4:00 pm - spotted a vigorous tail slap as 2/3 whales were heading towards green traffic buoy, and appeared to be foraging.
Sandra Pollard
3:00 p.m. - There are 6-7 in front of Windmill Heights milling around looks like they're feeding some spyhops. heading South slowly.
Dennis Allen
2:46 p.m.  - At least 10-15 including 3 adult males traveling south mid channel but on the Whidbey side off Mutiny Bay.
Photo by Howard Garrett, Orca Network
(image taken from 3-4 miles away, heavily cropped) 

2:25 p.m - at least 6 backlit blows and fins, apparently heading south, including one male, were seen by Sandra Pollard and Dick Snowberger from the north end of Mutiny Bay, looking west.


December 17 
Adding to Saturday's sightings.  I was at Camano Island State Park Dec 17 around 3:00. I had binoculars and saw what could only be a spy hop, and lots of splashing, across the water.  Saw your report and looked up Bells Beach area. That's where I saw the activity.  I didn't see any boats nearby.
Joanne Repman, Camano Island 
Coastal killer whales
December 18 
Orca Sighting - I was fishing aboard the California Dawn out of Berkeley, CA yesterday (12/18/2016 01:30 PM) and we saw a small pod of 3-4 orca just outside of the Golden Gate. They were swimming and breaching for several minutes before they disappeared underwater.
Daniel Stamos  
Humpback whales
December 26 
12:45 p.m. - Just had a fisherman come in saying he saw a whale near Pt. Defiance just now. He claimed it was a humpback.
Andrew Potter Maul


December 24 
We saw it come straight up at 1:15. Appeared to be feeding. West of the (Tacoma) yacht club. Haven't seen it since.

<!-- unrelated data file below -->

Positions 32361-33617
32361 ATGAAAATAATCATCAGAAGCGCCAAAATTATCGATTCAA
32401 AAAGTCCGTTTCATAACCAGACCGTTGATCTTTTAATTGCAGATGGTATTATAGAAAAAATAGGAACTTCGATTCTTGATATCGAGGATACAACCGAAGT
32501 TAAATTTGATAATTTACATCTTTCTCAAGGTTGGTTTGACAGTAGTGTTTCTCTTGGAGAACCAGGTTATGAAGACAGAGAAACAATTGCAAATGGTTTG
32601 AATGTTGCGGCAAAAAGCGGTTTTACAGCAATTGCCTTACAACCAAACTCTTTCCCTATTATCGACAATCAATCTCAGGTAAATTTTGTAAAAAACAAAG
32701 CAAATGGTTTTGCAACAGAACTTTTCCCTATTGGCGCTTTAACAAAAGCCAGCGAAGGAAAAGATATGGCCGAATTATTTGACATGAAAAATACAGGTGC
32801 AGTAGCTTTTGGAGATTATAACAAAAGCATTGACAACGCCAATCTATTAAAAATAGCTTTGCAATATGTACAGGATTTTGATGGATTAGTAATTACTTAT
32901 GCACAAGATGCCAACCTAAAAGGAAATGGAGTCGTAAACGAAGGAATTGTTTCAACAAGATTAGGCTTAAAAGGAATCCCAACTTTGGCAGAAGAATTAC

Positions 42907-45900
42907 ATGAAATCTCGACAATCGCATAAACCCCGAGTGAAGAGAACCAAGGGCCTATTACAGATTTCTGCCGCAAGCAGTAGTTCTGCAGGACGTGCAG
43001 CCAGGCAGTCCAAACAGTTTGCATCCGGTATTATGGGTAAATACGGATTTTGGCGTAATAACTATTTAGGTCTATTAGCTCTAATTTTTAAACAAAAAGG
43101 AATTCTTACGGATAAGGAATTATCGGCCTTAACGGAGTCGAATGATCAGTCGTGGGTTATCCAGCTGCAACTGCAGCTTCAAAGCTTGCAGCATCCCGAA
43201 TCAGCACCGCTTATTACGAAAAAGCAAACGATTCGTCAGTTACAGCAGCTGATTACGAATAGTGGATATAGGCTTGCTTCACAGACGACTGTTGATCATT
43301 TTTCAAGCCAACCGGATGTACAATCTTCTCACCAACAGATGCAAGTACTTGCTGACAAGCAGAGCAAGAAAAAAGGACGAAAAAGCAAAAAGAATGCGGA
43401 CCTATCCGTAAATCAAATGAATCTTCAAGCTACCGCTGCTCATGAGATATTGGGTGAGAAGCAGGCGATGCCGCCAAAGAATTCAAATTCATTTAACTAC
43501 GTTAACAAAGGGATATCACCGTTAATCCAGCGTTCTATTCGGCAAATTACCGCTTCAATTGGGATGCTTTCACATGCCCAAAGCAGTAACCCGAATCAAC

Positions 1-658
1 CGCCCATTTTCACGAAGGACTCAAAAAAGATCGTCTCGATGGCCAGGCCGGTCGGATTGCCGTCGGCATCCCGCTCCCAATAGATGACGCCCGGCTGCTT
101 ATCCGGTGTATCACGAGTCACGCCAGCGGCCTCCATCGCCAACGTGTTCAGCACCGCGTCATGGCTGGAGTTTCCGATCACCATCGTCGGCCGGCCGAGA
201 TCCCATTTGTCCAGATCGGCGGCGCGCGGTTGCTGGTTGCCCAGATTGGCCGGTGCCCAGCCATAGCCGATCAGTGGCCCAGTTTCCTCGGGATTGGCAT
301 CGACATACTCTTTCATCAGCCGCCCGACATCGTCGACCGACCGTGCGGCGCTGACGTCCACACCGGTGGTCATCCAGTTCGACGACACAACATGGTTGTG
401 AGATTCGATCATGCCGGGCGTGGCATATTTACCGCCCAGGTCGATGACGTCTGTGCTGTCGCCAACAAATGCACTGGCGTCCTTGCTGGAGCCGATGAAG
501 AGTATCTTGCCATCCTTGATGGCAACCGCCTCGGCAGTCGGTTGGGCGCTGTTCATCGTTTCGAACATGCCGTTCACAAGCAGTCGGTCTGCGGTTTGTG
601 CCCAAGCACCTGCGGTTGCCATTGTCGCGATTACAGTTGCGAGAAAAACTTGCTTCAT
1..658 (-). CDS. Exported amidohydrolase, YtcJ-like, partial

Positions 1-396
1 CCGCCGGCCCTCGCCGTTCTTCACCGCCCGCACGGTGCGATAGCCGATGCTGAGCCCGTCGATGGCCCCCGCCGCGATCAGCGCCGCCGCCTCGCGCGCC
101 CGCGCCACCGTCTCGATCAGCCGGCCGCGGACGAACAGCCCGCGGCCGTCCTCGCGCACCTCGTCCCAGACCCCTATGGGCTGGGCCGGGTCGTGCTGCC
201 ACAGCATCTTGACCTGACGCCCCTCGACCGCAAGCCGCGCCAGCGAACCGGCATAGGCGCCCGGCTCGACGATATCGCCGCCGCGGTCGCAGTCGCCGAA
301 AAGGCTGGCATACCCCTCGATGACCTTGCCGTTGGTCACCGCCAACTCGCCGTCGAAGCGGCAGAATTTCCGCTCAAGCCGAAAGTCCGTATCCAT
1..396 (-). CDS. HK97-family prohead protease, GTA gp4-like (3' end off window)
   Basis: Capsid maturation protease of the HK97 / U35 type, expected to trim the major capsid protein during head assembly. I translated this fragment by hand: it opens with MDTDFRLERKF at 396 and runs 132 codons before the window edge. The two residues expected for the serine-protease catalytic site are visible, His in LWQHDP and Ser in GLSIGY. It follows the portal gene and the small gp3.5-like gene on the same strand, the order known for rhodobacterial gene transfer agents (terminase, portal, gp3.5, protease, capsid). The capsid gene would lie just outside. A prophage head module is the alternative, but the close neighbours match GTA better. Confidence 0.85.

Cathy Baker
12:25 pm - A small humpback has been fluking up in Commencement Bay, off Owen Beach, near the port of Tacoma, called in by Janet Bissell.


December 22 
Small humpback feeding between Pt Defiance and Narrows Bridge for several hours midday today. It was great, we saw spouts, flukes, and many dives.
Melissa Clarke


December 18 
3:49 p.m. - Just saw it from Point Ruston walkway heading towards downtown!
Diann Sheldon
10:45 a.m. - Just passing very near navigation beacon Point Defiance at 1045, still northbound.
Michele Riley Campbell
10:20 a.m. - Humpback just went past Salmon Beach (near Narrows Bridge in Tacoma). Travelling north.
Zeno Martin  
Gray whales
December 23 
Had a message from WA State Ferries, relaying a report from the Captain of the ferry Klahowya on the Lopez/Orcas/San Juan Island run of a small Gray whale seen at 1:25 pm just off Bright Head, heading NE.  
Rafting sea lions
December 17 
Nice gathering and example of rafting sea lions in Carr Inlet, Puget Sound.
Photo by Robert Kellogg, December 17, 2016 

Orca Network is a 501 c3 nonprofit organization, dedicated to raising awareness about the whales of the Pacific Northwest, and the importance of providing them healthy and safe habitats.

Orca Network's Whale Sighting Network involves citizens in helping researchers track the movement of whales, and encourages people to observe whales from their homes, businesses, ferries, and beaches.
Whale reports are sent in to our Sighting Network and emailed out to researchers, agencies, and citizens on our network, and posted on our website (MAP of sightings also on website). Whale reports and observations are sent in by a variety of sources, and Orca Network does not guarantee the accuracy of any report or whale identification.



TO REPORT WHALES, CALL: 1-866-ORCANET (1-866-672-2638), email, or post sightings on our Orca Network Facebook page.



 "The new rules prohibit vessels from approaching any killer whale closer than 200 yards and forbid vessels from intercepting a whale or positioning the vessel in its path. This doubles the current approach distance of 100 yards. The rules go into effect May 16 and apply to all types of boats, including motor boats, sail boats and kayaks, in Washington"

For more information on the Federal Regulations, visit the NOAA Fisheries website. 


To report harassment of whales in US waters, call NOAA Enforcement: 1-800-853-1964;

In Canadian waters, call DFO's Observe Record and Report (ORR) Violations Hotline: 1-800- 465-4336

Report the boat name &/or a description of the boat, & get photos/video if at all possible.